Evaluating Willamette RACHEL MENASHE






Feminism. Say it slowly: fem-in-ism. Say it again. What does it mean to you? Webster defines feminism as “The advocacy of women’s rights on the grounds of political, social, and economic equality to men,” but the clarity of the concept itself has been muddied by the media and irresponsible hear-say. The fact of the matter is that feminism means different things to different people, and the feminist community at Willamette is certainly diverse with regard to its members and the perception of it on campus. Freshman Laura Miller looks on feminist culture at Willamette fondly, stating that, “Willamette as an institution sets the bar really high for letting other people know what gender equality is all about.” She thinks that everyone at Willamette understands that “feminism is not about saying female is “better,” but rather saying female is not “less.” Not everyone agrees though with her immense faith in Willamette feminism, though. Junior Megan Manion concurs there are “incredible women on campus who have worked to fight patriarchy and sexism,” but believes that “women (at Willamette) are still held back by patriarchy.” She points out that “female professors don’t hold as many positions in department leadership as men,” according to the University website. See FEMINISM, Page 5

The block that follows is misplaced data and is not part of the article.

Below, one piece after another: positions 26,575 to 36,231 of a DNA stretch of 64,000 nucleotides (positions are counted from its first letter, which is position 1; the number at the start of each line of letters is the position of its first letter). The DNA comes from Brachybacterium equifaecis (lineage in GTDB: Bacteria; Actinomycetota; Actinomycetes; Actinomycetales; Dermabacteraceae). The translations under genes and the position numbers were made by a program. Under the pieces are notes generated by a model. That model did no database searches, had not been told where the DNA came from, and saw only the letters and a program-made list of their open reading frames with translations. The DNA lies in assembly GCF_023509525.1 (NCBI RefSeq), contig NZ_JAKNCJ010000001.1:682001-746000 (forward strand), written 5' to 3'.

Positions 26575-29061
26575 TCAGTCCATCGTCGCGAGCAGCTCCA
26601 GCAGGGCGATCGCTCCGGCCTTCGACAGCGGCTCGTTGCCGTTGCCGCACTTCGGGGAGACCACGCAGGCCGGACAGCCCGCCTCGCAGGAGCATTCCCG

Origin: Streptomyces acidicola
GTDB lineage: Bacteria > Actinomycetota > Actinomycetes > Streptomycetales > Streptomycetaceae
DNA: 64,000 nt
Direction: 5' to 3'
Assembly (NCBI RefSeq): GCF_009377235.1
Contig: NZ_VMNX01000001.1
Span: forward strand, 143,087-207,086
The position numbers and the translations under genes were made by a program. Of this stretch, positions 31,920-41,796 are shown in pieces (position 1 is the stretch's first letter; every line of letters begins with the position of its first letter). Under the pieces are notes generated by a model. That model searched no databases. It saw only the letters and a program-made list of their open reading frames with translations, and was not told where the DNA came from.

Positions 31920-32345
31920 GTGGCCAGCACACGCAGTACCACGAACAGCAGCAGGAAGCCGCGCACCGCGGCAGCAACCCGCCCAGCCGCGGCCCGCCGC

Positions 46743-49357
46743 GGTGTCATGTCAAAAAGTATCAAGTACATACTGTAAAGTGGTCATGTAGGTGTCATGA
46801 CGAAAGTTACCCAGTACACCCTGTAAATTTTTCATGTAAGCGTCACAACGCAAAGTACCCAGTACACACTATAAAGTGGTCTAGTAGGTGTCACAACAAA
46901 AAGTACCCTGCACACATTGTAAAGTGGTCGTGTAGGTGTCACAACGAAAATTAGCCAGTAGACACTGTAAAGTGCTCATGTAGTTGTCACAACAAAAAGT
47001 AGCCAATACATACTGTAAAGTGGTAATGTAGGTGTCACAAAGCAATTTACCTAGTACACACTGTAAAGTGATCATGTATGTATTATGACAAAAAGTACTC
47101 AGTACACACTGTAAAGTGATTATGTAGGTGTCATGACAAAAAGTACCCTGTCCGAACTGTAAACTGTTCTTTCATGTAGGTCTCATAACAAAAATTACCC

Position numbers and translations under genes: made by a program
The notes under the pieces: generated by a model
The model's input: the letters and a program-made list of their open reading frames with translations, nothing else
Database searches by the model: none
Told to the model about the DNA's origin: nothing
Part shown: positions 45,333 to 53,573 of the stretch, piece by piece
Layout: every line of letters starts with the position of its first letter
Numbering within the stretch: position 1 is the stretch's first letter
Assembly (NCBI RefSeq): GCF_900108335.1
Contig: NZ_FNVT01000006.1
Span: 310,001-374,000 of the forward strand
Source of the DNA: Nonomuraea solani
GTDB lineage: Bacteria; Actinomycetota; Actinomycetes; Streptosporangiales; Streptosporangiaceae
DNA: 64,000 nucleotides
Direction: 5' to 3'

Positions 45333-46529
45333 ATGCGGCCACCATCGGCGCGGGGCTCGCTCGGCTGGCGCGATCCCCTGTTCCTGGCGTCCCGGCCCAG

Willamette Singers to compete in Texas






The Willamette Singers have been chosen to perform at the National Conference of the American Choral Directors Association (ACDA) in Dallas, Texas on March 15th, along with over 8,000 choral directors and 7,000 other performers. This premier vocal jazz group on campus is comprised of 13 singers, a jazz combo, sound technician and their director, Dr. Wallace Long, Jr. These talented musicians will be featured on a special convention performance night dedicated to vocal jazz. “Singers will be sharing the concert evening with Voca People, a professional vocal jazz ensemble from New York City of international renown,” Long said. To put this level of honor into perspective, he said, “It is the music equivalent of the BCS Bowl for college football.” The convention not only showcases incredible national groups, but also provides an outstanding learning opportunity for the winners. In a press release, Long said, “Members attend national conferences for the professional development one can gain from learning the latest in choral techniques.” Although the singers are now relishing the reward for their hard work, the road to the convention was extremely competitive.